No one would deny that our education system is responsible for protecting environments that promote learning and development for all students. Yet this noble goal is diminished for all students by the perpetuation of cultural symbols that demean the Native American identity.
The school board for School Administrative District 54, which includes Skowhegan Area High School, and the Maine State Board of Education are failing to create safe, welcoming and equal educational environments for their students by maintaining the Skowhegan Indians mascot.
Against formal opposition from tribal leaders and citizens from across the state, the SAD 54 board voted 11 to 9 to maintain the mascot last year. Similarly, the Maine State Board of Education ignored tribal and citizen appeals by refusing to consider a statewide ban on such mascots. As a result, Maine’s chapter of Not Your Mascot, a grass-roots group addressing the misappropriation of indigenous identity and culture, presented a 1,000-signature petition to the Skowhegan-area school board asking again that the mascot be changed.
Native American mascots are fundamentally racist and create hostile and less successful learning environments for Native people. Even if the boards are relatively unconcerned with the mascot’s offensiveness, they must be concerned with the educational and personal consequences on their students and communities. In fact, the Maine State Board of Education’s guiding principles explain that “all students learn best in a well-constructed, safe environment in which they feel respected.”
Native American mascots have personal and academic consequences for Native students. Systematic research demonstrates that Native American mascots harm Native American students’ self-esteem, their feelings of value in their communities and their belief in their professional potential — the opposite of what school boards should be working to promote. These consequences are consistent with decades of research concluding that stereotypes hurt their targets academically, personally and professionally — even if those stereotypes are “ positive.”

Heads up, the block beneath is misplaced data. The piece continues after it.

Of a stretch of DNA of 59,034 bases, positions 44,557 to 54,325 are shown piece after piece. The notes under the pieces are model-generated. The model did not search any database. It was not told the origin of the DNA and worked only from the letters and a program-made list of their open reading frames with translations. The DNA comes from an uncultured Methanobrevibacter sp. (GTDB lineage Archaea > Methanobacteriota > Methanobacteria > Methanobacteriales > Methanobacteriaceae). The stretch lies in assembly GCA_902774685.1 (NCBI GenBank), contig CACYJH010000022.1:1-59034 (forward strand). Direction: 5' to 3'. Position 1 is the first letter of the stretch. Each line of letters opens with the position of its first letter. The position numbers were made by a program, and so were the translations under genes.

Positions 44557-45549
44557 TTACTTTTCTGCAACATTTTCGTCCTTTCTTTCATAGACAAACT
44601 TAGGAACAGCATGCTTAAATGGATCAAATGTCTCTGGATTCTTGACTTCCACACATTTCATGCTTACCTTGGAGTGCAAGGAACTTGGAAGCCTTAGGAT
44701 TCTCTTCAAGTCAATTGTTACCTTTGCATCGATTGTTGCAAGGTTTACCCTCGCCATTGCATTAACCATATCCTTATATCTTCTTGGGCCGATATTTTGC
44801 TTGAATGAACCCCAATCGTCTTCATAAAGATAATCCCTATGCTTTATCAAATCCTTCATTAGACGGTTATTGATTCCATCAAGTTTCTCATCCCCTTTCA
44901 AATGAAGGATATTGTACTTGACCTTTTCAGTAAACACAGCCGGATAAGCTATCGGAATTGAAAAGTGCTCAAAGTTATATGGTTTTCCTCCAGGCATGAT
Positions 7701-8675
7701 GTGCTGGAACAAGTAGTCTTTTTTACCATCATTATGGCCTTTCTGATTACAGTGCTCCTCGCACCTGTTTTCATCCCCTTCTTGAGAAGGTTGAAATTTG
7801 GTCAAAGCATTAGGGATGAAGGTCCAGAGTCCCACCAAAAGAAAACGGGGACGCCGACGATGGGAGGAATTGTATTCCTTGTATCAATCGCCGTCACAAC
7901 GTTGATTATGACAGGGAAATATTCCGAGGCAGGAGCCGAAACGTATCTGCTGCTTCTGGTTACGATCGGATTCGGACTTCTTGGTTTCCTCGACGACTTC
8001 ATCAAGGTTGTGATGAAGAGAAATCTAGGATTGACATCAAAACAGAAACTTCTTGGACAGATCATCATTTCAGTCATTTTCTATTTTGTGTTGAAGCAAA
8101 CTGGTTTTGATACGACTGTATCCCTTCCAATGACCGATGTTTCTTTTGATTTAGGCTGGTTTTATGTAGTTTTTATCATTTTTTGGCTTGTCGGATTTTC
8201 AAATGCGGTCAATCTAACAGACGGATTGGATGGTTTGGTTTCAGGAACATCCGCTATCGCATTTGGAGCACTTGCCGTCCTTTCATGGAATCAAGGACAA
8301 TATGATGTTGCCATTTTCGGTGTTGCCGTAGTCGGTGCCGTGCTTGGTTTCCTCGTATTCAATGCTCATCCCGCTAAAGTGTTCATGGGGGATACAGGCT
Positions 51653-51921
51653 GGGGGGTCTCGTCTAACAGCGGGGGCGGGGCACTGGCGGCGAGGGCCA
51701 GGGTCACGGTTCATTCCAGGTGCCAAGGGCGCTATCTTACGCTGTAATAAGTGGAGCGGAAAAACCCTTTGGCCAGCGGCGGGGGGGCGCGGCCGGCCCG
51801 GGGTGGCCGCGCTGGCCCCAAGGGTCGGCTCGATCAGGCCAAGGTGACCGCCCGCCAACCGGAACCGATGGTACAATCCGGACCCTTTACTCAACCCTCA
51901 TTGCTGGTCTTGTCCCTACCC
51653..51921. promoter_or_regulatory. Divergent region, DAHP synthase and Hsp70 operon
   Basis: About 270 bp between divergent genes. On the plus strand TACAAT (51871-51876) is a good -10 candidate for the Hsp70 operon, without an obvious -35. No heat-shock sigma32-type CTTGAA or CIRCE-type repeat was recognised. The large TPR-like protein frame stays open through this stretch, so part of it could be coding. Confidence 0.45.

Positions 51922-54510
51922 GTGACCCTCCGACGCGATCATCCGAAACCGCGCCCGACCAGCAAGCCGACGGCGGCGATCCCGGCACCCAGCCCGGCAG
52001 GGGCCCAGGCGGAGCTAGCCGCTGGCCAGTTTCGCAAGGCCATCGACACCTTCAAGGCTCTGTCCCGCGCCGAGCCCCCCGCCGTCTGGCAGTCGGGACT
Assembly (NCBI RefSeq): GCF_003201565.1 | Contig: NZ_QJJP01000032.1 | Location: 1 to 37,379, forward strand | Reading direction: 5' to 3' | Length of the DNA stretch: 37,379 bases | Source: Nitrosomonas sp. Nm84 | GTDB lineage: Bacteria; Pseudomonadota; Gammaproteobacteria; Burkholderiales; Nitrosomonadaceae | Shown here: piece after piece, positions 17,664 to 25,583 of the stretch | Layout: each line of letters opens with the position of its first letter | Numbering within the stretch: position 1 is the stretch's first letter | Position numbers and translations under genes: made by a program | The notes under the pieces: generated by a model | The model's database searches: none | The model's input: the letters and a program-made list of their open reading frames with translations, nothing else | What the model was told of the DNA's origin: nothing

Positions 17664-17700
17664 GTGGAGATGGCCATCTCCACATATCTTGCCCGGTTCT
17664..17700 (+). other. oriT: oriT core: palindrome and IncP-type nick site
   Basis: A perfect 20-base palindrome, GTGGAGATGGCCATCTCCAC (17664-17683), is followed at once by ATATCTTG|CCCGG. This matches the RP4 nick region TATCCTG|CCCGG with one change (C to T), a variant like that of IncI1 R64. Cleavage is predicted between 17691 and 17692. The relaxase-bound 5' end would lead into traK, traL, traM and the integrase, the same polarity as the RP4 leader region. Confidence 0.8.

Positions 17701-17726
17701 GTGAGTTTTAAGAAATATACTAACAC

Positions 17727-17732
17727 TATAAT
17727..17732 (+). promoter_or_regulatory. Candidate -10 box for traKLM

Native mascots perpetuate the stereotypically “ historically frozen” perception of Native people, leaving Native students and community members feeling out of place and time — unheard and unrepresented. This perception of irrelevance is amplified by the SAD 54 board’s claims that the mascot is intending to “honor” Native people, as if they, rather than Native Americans themselves, are best able to determine what honors and what dishonors.
Although these immediate consequences are important, Maine’s success as a state depends upon open cooperation between state institutions and tribes. If local or state boards of education support the requested removal of Native mascots, it will promote a culture of respect and improve communication on other critical issues with Maine’s tribal communities.
Perhaps most importantly, successful education is critical to the growth of Maine’s economy. If local or state boards reject Native mascots, they can produce better prepared workers and promote job growth by removing a barrier to success for some of the most at-risk students in Maine.
Citizens across Maine should contact local and state education board officials to ask that they promote a safe, supportive and equal environment in Maine schools by removing the Indians mascot. They can write or call the SAD 54 board and the State Board of Education to ask that they support successful education that is equal and welcoming for all students.
When the boards choose to support the tribes and their students in this way, it ultimately will help create a more stable and positive relationship between Maine’s tribes and its citizens, as well as foster a positive educational environment for all of Maine’s students.
Andrew Tomer is a graduate student in psychology at the University of Maine. Jordan LaBouff is an assistant professor of psychology and honors at the University of Maine.